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City ordinance does little to deter truckers from parking in this south Florida neighborhood

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A recent ordinance has done little to prevent semi trucks from parking along a neighborhood street in Cape Coral, Florida, and residents of the neighborhood say they want police to do something about it. 

Ordinance 30-21, an ordinance prohibiting tractor trailers from parking on certain streets between 11 p.m. to 6 a.m., was passed back in April in response to an influx of truck parking on city streets. Now, four months later, both truck drivers and local police are paying the ordinance very little mind. 

“They [police] are supposed to be coming by and ticketing and I simply ask them to warn the people and to have them move their trucks and go park where they used to park,”said Jack Schwartz, a man who resides in the neighborhood and owns a few empty lots on Southwest Fourth Street, where the illegal truck parking is the most concentrated. 

Locals believe the issue started when one or two trucks figured out they could park on the street for free, rather than pay for parking elsewhere. Now, they just wish the drivers would “go back to parking wherever they used to park,” and stop leaving trucks parked and empty for days or even weeks at a time.

In fact, Schwartz says that he directly confronted a truck driver he found parking on his property and was told to “mind your own business.”

“I questioned one who was parked on my property and asked him what he was doing. He told me to mind my own business,” Schwartz said to Fox 4 News.

Schwartz says that the truck driver also threatened him, so he contacted police, who told Schwartz to leave the trucker alone. Because of this response, Schwartz says that he has begun pressing law enforcement to enforce the new ordinance in hopes that they may one day listen.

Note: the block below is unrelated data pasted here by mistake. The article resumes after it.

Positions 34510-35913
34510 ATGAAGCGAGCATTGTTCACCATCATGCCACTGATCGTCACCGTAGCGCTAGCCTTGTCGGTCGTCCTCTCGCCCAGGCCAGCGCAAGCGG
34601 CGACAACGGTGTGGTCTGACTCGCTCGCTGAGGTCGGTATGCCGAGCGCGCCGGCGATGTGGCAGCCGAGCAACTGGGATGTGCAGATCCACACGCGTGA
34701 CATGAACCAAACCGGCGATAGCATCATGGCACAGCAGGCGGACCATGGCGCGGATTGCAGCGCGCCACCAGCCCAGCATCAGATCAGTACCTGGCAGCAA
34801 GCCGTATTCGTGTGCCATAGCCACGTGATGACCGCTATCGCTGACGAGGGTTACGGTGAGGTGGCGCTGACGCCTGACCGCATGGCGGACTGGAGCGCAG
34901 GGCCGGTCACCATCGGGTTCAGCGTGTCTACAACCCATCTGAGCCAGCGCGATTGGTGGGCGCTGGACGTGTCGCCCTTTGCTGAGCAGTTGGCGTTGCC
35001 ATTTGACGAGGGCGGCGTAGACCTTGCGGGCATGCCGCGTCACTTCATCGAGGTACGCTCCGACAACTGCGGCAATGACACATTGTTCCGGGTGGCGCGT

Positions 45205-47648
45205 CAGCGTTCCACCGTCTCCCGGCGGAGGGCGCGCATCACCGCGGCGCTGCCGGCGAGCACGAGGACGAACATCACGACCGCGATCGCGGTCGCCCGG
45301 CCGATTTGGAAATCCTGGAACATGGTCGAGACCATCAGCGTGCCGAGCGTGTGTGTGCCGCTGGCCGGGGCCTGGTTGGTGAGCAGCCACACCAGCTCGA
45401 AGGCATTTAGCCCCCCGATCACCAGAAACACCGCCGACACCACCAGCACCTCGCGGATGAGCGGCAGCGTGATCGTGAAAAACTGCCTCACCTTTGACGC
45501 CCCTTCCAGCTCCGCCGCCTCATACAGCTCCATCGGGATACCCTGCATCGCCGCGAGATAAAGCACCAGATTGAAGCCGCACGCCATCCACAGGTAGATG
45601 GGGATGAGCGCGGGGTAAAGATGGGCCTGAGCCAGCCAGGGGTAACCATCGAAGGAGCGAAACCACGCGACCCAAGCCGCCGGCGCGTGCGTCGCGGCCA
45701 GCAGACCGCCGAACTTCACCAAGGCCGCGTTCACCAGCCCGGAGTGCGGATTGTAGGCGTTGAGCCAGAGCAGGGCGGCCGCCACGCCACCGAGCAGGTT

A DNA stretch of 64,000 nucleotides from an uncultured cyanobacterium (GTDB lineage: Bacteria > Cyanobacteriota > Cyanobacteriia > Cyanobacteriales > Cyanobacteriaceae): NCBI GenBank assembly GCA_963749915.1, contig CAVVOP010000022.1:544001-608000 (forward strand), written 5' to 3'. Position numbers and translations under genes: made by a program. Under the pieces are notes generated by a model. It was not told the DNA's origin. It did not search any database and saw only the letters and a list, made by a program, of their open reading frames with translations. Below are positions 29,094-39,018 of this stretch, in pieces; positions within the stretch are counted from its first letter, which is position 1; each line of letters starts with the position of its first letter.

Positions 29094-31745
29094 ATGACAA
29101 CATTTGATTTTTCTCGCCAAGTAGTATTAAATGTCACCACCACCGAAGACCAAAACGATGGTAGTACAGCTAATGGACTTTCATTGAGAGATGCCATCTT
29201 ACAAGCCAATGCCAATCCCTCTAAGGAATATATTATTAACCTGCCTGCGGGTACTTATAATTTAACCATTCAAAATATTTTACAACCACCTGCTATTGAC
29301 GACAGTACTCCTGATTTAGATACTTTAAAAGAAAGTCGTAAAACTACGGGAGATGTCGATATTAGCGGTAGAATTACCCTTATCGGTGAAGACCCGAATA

“I just like the trucks to go back to parking wherever they used to park. I mean, they are big giant semi-trucks backed up the back of my house and it’s just insane,” Schwartz said.

In fact, even industry leaders are baffled by law enforcement’s lack of action on the matter. Norita Taylor, Representative of the Owner-Operator Independent Drivers Association, says it is very odd that police have not been enforcing the new ordinance, particularly in regards to the trucks that have been left parked for days or weeks.  

“I am surprised that law enforcement hasn’t either tried to contact the owners of the trucks or simply tow them away if they are parked illegally,” she said.

“If they do park somewhere, that is not a truck stop or not a rest area; it would more than likely be an on-ramp to a highway or an abandoned lot,” she continued. 

“It’s not ideal or safe for a truck to be left in a residential area for days or weeks,” she said. “ I’m not understanding that myself, quite frankly. It doesn’t make sense to just leave a truck vulnerable to being towed, vulnerable to being stolen if there is cargo in it.”

Taylor has since encouraged residents to continue contacting police and urge officers to enforce the ordinance. 

The Cape Coral Police Department has not commented on the issue.

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